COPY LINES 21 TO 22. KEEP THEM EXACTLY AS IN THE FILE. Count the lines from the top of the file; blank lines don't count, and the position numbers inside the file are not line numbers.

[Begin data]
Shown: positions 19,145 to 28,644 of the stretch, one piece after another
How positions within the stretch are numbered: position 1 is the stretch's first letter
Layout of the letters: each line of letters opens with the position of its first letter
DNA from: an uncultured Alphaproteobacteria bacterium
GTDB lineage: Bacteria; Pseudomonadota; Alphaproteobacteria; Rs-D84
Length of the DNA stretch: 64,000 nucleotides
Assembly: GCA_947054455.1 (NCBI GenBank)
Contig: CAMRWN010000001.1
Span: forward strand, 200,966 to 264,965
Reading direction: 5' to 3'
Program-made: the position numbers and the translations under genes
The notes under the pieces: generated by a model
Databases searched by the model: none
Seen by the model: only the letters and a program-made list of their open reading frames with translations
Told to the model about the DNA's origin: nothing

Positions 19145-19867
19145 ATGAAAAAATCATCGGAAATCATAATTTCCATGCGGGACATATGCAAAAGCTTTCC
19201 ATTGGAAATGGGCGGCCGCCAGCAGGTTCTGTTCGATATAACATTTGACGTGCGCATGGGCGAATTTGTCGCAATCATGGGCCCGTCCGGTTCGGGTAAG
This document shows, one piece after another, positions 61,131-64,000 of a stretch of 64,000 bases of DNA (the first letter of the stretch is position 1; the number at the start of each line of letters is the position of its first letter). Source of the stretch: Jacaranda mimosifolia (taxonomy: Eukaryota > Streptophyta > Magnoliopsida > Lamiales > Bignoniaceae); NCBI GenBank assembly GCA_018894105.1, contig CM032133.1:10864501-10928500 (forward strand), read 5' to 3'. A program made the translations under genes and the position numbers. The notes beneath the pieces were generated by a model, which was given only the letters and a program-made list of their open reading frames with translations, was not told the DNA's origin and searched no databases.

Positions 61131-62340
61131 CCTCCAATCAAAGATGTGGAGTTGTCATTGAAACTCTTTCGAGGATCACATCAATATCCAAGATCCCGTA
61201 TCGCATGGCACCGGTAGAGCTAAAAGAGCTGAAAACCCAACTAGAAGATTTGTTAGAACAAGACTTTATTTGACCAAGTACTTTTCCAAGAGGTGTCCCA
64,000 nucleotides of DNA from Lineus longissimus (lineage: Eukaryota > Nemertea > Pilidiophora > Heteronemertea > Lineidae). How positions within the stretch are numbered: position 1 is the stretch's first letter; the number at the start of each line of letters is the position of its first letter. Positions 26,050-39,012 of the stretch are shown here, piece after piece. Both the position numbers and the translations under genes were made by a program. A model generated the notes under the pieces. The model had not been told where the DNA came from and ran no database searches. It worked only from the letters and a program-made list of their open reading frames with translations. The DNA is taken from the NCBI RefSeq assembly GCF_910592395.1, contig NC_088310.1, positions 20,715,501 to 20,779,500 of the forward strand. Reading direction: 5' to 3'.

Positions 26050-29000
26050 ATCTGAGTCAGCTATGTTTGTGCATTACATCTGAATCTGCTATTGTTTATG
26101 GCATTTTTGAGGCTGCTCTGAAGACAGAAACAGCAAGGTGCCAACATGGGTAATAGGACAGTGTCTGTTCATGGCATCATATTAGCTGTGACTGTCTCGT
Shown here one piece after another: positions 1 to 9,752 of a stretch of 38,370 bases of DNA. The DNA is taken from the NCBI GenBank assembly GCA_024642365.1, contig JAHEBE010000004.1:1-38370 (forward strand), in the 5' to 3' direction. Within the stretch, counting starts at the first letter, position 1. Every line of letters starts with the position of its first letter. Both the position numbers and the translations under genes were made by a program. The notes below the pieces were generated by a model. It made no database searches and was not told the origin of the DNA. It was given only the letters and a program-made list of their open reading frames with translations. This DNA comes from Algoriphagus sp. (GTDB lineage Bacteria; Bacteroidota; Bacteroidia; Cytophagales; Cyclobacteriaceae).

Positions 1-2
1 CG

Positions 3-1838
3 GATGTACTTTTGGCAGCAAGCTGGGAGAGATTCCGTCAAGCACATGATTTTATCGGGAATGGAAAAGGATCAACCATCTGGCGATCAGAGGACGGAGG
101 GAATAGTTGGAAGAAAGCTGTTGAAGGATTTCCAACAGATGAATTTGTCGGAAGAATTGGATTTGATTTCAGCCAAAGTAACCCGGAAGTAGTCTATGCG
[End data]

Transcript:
61131 CCTCCAATCAAAGATGTGGAGTTGTCATTGAAACTCTTTCGAGGATCACATCAATATCCAAGATCCCGTA
61201 TCGCATGGCACCGGTAGAGCTAAAAGAGCTGAAAACCCAACTAGAAGATTTGTTAGAACAAGACTTTATTTGACCAAGTACTTTTCCAAGAGGTGTCCCA